Sunday, April 22, 2007

Sticks and Stones - Mullings on Virginia Tech

I have read a number of blog posts and comments about the Virginia Tech tragedy of last week. I want to throw in my two cents, but my thoughts are from a different perspective.

I have read and watched a number of news stories about the gunman (though I, like many others, have tried to avoid the photos and videos - do we really need to see that?), and it seems that he was a target of teasing by other young people in high school and even at Virginia Tech. Granted, he seems to have been quite odd and from what I have read, pretty unwilling to form relationships with his peers. And at least some of his fellow college students had tried to reach out to him and had been rebuffed. And who knows what demons tormented this young man that would make him so filled with hatred and rage. Even his family is baffled and confused by his actions.

The thing I want to remark on here is that a common thread in so many of these sorts of tragedies, of serial killers, mass killers, hostage situations, etc., is that the perpetrator, almost always a male, has a history of being taunted, teased, mocked, and being made to feel somehow inferior during his school days. I am certainly not saying that this treatment was the only reason for a person going over the edge and committing murder, but I have to stop and wonder if we really underestimate the effect of emotional cruelty by peers can have on a young person's psyche.

What is it that makes our children feel the need to hurt others so with their words and behavior? I know it's not a new problem, but it seems to me that it the level and the means of inflicting hurt and pain on other kids has really burgeoned in the last 5 or 6 years. MySpace and other similar "personal diary" tools give opportunity for kids to say things to one another that they might never say in person (though many of them do). There seems to be a mentality that in order to feel good about yourself, you have to find someone that you can humiliate so that they seem dumber, uglier, nerdier, sluttier, poorer, and so on.

The "mean girls" culture, which doesn't just extend to girls by the way, is frightening to me, and it is beginning earlier and earlier - as early as preschool in some instances. I have a number of friends with preschool age children, and I see a lot of young kids interacting at my church, and I can see inklings of that sort of thinking even in kids as young as 4 and 5 years old. I don't think at that age they even understand the effects of the things they say and do, but it's there. Are we teaching it to our kids without realizing it? Are they learning it from their peers or from TV? Or is it a hardwired part of who we are as humans - of our instinct to preserve ourselves at any cost?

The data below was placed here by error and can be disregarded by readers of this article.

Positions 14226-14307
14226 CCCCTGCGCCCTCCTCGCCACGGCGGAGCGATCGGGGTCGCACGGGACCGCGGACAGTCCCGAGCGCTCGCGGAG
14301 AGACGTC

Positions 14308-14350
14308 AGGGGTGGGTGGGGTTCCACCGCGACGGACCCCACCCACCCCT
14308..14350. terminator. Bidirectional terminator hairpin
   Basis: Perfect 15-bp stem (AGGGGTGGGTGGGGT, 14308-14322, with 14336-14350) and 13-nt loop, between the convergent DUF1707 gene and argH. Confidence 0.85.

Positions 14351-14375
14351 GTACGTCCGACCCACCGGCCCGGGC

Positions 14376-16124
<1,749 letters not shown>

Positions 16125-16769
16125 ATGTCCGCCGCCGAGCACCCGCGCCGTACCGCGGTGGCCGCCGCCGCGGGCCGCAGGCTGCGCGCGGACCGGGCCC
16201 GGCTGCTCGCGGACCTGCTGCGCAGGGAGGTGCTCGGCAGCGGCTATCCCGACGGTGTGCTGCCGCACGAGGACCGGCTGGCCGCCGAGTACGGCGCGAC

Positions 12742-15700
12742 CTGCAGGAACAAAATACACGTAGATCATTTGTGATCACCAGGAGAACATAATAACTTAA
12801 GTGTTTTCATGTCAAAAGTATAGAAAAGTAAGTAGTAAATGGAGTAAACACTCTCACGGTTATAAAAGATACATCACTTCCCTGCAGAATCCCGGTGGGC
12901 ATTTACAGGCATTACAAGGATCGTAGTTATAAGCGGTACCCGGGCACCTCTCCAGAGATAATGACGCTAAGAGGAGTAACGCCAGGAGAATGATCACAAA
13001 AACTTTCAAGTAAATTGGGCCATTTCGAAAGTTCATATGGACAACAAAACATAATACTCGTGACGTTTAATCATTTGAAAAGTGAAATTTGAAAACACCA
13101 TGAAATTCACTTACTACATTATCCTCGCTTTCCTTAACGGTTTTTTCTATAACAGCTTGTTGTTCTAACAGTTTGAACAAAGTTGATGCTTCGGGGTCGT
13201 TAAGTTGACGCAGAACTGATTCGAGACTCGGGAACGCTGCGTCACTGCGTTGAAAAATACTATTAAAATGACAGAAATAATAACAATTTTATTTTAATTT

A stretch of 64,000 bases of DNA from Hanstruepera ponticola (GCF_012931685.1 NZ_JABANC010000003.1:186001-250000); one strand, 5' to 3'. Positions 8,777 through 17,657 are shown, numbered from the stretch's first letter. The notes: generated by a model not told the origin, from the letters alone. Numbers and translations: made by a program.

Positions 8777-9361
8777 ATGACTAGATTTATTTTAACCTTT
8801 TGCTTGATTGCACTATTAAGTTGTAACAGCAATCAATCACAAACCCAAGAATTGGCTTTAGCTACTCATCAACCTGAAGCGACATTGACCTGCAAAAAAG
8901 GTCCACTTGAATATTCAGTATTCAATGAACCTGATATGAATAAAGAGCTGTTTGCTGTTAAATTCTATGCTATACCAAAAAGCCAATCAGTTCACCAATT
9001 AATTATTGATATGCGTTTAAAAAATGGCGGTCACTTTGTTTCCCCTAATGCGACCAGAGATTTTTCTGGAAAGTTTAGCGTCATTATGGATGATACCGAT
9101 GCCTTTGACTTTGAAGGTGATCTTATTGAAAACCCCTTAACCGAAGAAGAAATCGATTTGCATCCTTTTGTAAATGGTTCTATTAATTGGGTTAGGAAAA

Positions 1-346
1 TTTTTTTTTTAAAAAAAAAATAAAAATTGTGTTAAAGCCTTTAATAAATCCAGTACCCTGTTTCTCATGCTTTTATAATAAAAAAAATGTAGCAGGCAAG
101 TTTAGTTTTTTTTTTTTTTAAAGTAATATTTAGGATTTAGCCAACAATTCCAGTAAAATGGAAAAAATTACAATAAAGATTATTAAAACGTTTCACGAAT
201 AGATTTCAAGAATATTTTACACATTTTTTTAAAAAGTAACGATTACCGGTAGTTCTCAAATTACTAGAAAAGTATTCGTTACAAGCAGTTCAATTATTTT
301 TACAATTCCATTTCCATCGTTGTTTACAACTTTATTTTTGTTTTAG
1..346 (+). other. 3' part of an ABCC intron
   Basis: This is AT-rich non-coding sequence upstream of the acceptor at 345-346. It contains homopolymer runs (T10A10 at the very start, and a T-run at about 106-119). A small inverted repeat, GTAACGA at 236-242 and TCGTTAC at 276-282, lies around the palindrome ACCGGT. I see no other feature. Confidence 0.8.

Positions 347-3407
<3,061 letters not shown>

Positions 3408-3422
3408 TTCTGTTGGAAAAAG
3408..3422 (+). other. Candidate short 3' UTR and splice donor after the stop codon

I look at my own children, two grown and one a teen, and I see very little of this sort of behavior and thinking, and I wonder, what did I do right? With my teen, who is a boy, we have a lot of dialogue about this very issue, when we see something happen among his friends, or watch something on TV. We talk about why it is wrong and how hard it is to understand why others want to hurt each other. He has a very compassionate heart and I sincerely believe that he tries to be kind to everyone, no matter who they are. He's not perfect, but I believe that's his heart. My middle child, a girl, was the brunt of much teasing and cruelty in adolescence because she was "chubby," and so she has a particularly sensitive heart about unkindness to others. Not to say she never has her moments, but generally speaking, she tries to think the best of others and always have something nice to say, because she learned the hard way how hurtful words can be. She tends to want to champion the underdog and speak up for anyone whom others speak ill about, sometimes with a righteous spirit that can be a little off-putting. But her heart is in the right place. My oldest, a boy (well a man now), is quiet, and truthfully I don't know his mindset as much now as he lives away and I don't see him as often. But as a teen, he had only a few friends but seemed to be nice to most everyone. He never had conflicts with school friends, and I never heard him make rude comments about others. What is the difference in their attitudes and what I observe in kids on TV, at my son's school, and even sometimes at my church? I know it sounds like I'm bragging that my kids are great and never do anything wrong, and that's certainly NOT the case. But I think anyone who knows them well would agree with me about their character.

I wish I could say that I am as kindhearted as my children, but the truth is I am not. I try not to be unkind about others, but I judge and criticize and I know that I categorize people in my heart, if not out loud. It's hard to confess that, but it's the truth. But I like to think that I would never deliberately try to make someone look bad to make me feel better about myself.

I think we must take a hard look at the culture our young people are living in, a culture where it is acceptable to completely tear apart a person, to humiliate and destroy who they are, simply based on the fact that they are different from themselves. The fact that it is such a common thread in people who end up on the news for completely snapping and committing such horrific acts should be enough to give us pause to think. Sticks and stones indeed.

1 comment:

Julie Layne said...

As always, Jodi Picoult seems to have hit the topic right on the nose with her current release. I just bought 19 Minutes last week, and it's a story about a school shooting where the shooter was bullied.